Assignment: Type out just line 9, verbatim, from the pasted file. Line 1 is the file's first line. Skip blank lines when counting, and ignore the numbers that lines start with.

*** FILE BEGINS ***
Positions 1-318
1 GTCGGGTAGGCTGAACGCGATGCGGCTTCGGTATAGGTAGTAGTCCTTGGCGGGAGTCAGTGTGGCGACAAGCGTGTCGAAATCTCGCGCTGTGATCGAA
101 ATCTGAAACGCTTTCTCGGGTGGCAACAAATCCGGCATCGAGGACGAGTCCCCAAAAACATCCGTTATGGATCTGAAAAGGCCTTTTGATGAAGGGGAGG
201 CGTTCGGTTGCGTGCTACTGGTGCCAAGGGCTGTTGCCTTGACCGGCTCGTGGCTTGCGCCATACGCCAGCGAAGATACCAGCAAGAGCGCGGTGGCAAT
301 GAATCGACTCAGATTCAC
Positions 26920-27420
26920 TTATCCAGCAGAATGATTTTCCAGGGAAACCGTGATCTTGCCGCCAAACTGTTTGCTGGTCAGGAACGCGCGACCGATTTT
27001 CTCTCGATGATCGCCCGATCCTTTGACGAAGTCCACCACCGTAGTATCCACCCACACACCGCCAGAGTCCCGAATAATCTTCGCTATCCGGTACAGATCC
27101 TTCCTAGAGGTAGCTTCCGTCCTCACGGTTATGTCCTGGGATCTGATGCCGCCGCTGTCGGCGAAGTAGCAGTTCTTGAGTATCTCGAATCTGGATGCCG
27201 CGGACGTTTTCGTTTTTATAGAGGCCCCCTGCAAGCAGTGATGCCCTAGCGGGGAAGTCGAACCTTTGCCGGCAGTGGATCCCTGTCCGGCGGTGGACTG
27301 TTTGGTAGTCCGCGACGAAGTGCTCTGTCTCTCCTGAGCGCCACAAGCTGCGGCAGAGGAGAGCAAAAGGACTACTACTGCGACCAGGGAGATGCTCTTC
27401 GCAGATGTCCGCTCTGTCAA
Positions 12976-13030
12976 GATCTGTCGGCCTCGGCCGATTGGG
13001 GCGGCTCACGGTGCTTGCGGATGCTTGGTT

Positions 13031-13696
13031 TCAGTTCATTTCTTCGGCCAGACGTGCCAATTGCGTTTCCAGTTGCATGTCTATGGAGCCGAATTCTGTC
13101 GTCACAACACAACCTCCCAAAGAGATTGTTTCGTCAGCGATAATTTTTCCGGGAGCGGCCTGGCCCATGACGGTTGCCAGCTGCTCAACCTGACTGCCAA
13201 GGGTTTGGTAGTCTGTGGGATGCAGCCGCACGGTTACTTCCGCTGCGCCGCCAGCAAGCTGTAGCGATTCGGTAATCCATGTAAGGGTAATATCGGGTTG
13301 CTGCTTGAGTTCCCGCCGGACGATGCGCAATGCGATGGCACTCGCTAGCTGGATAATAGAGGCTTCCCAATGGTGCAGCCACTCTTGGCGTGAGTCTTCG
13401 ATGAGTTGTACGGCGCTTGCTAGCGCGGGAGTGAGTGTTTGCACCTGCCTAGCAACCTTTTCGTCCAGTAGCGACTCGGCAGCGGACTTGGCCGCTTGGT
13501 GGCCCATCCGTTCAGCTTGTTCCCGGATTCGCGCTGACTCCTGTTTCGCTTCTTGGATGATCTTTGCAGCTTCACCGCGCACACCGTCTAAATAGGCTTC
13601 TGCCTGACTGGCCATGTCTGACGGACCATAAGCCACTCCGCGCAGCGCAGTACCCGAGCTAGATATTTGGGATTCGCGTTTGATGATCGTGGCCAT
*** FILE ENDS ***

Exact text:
27101 TTCCTAGAGGTAGCTTCCGTCCTCACGGTTATGTCCTGGGATCTGATGCCGCCGCTGTCGGCGAAGTAGCAGTTCTTGAGTATCTCGAATCTGGATGCCG